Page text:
Paperback June 2021
the light we cannot see traverses a globe caught in the combined turmoil of the climate crisis, COVID-19 and humanitarian unrest, as seen through the eyes of a mother, worried for her children’s futures and an exiled daughter struggling with loss and separation from loved ones in her native Ireland. Navigating the path of these apocalyptic spheres and their devastating impacts – including catastrophic bushfires in her adopted homeland of Australia – the poet strives throughout this collection of award-winning poems to connect with our ‘one persisting challenge – to somehow find our allied humanity’. A probing reflection on the human condition, this book leans always towards ‘the light we cannot yet see, but know lies ahead’.
Previous books by Anne Casey
out of emptied cups (poetry collection – published by Salmon Poetry, 2019): https://www.salmonpoetry.com/details.php?ID=512&a=307
where the lost things go (poetry collection – published by Salmon Poetry, 2017): http://www.salmonpoetry.com/details.php?ID=437&a=307
Responses to the light we cannot see
Anne Casey’s the light we cannot see aches with loveliness even as it warns against humanity’s pervasive damage to the environment. Poem after elegant, ecocritical poem showcases Casey’s grasp of the environmental crises we have created in the Anthropocene—whether it’s the bleaching of the Great Barrier Reef (Where once she danced), the Australian wildfires (This is not a drill), or the rising ocean levels (At sea). But she interweaves each poem with such a profound beauty that we cannot help but remember that at least with poetry, humans have created something good. This is a work that breaks your heart with its almost elegaic approach to ecology and the Earth—and yet, Casey offers that scintilla of hope that, with human change, all is not lost (Either way, the fact remains). A wonderful and staggering collection of poetry.
—JC Reilly, Managing Editor of Atlanta Review, Author of What Magick May Not Alter
Anne Casey’s poetry is a revelation. Her work effortlessly moves between the metaphysical and the sensual, the concrete and the lyrical, the inspirational and the earthly. Encountering the light we cannot see is to encounter a whole range of human experience evoked with poignancy, poise and grace. It’s the sort of work that lodges within and stays vivid long after reading.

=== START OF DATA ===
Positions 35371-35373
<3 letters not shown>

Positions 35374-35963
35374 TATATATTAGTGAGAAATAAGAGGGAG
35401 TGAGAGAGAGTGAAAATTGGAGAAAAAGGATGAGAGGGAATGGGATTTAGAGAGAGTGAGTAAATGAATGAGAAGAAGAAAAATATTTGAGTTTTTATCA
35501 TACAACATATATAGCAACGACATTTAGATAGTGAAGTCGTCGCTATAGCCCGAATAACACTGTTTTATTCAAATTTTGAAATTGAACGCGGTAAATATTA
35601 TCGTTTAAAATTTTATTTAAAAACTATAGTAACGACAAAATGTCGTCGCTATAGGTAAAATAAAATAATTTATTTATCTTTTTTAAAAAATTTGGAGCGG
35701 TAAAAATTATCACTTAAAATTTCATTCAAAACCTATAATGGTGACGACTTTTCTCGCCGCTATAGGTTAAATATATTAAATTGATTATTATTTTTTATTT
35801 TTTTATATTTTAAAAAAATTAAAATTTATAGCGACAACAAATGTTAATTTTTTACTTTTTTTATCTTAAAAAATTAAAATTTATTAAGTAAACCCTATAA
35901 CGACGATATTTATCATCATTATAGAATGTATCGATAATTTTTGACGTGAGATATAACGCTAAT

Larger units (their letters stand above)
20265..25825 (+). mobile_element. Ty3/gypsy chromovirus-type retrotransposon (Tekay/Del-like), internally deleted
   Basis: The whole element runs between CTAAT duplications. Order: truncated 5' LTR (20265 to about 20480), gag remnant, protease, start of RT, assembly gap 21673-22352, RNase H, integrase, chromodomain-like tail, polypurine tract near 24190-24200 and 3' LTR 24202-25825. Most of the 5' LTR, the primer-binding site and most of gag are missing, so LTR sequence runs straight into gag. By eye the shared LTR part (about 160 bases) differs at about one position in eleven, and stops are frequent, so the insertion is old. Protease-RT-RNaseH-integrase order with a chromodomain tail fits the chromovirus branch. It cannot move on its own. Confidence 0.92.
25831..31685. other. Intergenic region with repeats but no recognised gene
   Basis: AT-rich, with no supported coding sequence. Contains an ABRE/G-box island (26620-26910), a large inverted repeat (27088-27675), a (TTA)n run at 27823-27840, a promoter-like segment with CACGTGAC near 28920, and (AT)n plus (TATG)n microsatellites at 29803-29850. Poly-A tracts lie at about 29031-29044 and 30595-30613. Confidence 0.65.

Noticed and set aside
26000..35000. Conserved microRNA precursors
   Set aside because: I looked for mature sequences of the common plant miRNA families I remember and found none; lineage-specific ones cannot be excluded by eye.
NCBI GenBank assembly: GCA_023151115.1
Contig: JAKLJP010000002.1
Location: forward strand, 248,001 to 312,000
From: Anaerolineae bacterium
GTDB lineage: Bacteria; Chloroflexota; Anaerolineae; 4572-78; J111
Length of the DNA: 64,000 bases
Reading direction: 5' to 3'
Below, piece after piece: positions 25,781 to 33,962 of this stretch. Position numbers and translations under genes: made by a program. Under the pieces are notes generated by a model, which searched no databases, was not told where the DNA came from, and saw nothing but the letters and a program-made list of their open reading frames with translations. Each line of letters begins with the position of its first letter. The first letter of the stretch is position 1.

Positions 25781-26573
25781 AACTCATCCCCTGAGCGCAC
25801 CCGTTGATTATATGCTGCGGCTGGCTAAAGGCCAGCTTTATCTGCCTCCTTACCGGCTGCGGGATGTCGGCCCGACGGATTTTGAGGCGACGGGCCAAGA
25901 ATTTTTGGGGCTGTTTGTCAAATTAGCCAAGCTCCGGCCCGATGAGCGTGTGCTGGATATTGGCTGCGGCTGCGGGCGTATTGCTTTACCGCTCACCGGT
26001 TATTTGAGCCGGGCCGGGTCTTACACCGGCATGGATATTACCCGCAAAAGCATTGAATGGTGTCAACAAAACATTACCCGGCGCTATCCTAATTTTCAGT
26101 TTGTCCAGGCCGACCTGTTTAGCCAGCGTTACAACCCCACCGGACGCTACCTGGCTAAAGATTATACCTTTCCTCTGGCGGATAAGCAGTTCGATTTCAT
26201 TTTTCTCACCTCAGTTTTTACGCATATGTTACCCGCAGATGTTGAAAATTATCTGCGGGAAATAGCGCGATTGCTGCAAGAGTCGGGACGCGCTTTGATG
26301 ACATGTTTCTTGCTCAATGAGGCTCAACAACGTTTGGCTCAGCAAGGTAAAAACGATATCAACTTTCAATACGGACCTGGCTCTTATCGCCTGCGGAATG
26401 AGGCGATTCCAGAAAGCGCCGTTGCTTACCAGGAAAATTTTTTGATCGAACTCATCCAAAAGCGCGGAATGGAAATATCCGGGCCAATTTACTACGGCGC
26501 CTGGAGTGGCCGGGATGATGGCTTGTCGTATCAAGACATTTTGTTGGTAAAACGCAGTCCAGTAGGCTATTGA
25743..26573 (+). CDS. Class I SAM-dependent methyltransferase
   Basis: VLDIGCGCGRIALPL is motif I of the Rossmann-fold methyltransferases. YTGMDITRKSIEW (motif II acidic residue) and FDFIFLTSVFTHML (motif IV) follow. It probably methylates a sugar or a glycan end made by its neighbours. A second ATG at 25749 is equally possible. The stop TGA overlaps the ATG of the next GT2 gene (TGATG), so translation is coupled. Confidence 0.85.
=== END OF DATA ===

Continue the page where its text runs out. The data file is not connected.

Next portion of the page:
—John Tague, Managing Editor of Griffith Review
Anne Casey’s brilliant new collection of poetry is her best work yet – lyrical, experimental, musical and technically sophisticated. Casey engages passionately with urgent global, local and personal issues, from climate change and the COVID-19 pandemic to exile, motherhood, loss and acceptance. Writing in the tradition of Boland, Heaney and Yeats, she exhibits a mastery of form and subject, crafting beautiful, irrefutable appeals to our emotions, ethics and logic.
—Nathanael O’Reilly, Poet, Associate Professor, University of Texas at Arlington, Author of (Un)belonging, Preparations for Departure and Distance
There is great humanity in these poems, a willingness to be vulnerable and open to emotion. It is matched by a gift for words, an instinct for what can be said and what can only be implied, alongside a true poet’s love of the sound and texture of spoken language, whether pronounced out loud or inwardly towards the mind’s attentiveness. Family, grief, death and separation recur across these poems, but so equally do the tactile sensations of being alive in this world. Landscapes and weather-scapes, birds and animals, urban chatter and quiet open spaces abound in these engaging poems that explore life as it unfolds in the ominous 21st Century.